Seychelles individuals and families started migrating to East Africa in the early nineteenth century. With the event of the first world war and the shipping connection, those settled in Mombasa, Nairobi, Kampala, then Zanzibar – the Sultanate, Dar-es-Salaam in Tanganyika then British Colonies. They went to work for British established colonial companies, many reaching high positions. They were regarded in high esteem by the colonial communities.
With the opening of the Kilembe copper mine, the processing plant at Jinja and concomitant need for skilled, responsible workers some 200 Seychellois were employed in various work positions.
A large number of them intermarried, took up the national citizenship after independence – because they had faced no alternatives. The Seychelles community in Uganda was hit most under Idi Amin and the wars which followed; they fled to Britain, France, Canada, Australia, South African and Seychelles. The Tanganyika was equally impacted upon independence and the introduction of one-party system; some had worked for the large Greek sisal plantations in high positions.
In Kenya they fared better as they had adopted the cross culture between colonial life and East African life and became known as "Kenya born". However, many chose to migrate as life and economic existence became more pressing and difficult.
The situation in Zanzibar was far worse – many had very important and respectable position and work. With independence, the brief new government and finally the Zanzibar Revolution which cost some estimated 25,000 lives, most fled for their lives to Seychelles, later Australia, Canada, South Africa and Britain.
From EU, Canada, Australia and South Africa they lent their support to help – contribute to the dream of African Union – the AU today and the future.
It is estimated there are some 1500 Seychellois or Seychellez in Swahili (as they are known in East African today) across Kenya, Uganda, and Tanzania.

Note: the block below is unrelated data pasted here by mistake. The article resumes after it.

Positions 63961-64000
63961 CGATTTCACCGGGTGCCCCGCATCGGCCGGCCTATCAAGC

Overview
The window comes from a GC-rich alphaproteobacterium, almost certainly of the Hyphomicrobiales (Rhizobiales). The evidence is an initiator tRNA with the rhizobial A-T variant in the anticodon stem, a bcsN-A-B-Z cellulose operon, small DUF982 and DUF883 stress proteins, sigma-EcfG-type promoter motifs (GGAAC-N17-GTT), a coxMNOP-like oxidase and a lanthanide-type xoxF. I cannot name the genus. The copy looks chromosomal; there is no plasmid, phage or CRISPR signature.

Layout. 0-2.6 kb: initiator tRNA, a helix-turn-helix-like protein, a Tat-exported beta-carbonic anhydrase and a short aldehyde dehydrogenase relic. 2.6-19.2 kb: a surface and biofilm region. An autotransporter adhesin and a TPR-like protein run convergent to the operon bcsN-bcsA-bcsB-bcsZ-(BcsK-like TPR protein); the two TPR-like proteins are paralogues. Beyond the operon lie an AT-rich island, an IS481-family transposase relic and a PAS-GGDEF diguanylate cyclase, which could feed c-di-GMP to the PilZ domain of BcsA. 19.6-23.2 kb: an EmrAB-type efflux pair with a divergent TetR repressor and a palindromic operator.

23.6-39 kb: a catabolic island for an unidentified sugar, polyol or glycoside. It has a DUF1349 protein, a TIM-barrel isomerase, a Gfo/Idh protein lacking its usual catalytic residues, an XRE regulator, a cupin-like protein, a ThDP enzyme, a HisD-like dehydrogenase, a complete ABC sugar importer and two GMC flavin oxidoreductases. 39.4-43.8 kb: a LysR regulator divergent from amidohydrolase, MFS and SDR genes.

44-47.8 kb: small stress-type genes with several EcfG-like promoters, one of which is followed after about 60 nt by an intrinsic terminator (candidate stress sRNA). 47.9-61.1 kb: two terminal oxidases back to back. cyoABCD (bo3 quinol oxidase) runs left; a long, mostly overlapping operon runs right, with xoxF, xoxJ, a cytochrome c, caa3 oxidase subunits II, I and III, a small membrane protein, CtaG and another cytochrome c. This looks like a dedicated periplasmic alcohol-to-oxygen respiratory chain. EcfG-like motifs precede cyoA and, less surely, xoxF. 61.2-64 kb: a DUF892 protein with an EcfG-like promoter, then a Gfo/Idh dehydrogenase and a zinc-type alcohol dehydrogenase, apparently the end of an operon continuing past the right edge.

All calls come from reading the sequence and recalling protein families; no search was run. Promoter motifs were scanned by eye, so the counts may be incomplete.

Read more about this topic: Seychelles Community In EU
... Pigott was the Acting Administrator of Imperial British East Africa at the time of Gregory's expedition, and there is a group of four peaks to the east of the main peaks named after ... Piggott, the administrator of British East Africa in 1893 ... Lord Delamere, who was one of the early explorers of East Africa ...
... Subclass DT History of Africa is a classification used by the Library of Congress Classification system under Class D -- History, General and Old World ... DT 1-3415...History of Africa 7-12.25...Description and travel 15-16...Ethnography 17-39...History 43-154...Egypt 56.8-69.5...Antiquities 63-63.5...Pyramids 68-68.8 ... and description 160-177...North Africa 167-176...History 168-169.5...Carthaginian period 179.2-179.9...Northwest Africa 181-346...Maghrib ...
8th and 9th centuries AD involved a small-scale movement of people largely from East Africa and the Sahel ... were the people who lived in the frontier areas of Islam in Africa ... They were sold throughout the Middle East ...
... a failed attempt to stop German expansion in East Africa ... Mathews was appointed the British Consul-General for East Africa in 1891 but declined to take up the position, remaining in Zanzibar instead ...
... Until recently, several East African countries were riven with political coups, ethnic violence and oppressive dictators ... Since the end of colonialism, the region has endured the following conflicts Northern East Africa Darfur Conflict in Sudan Ethiopian Civil War 1974-1991 ...
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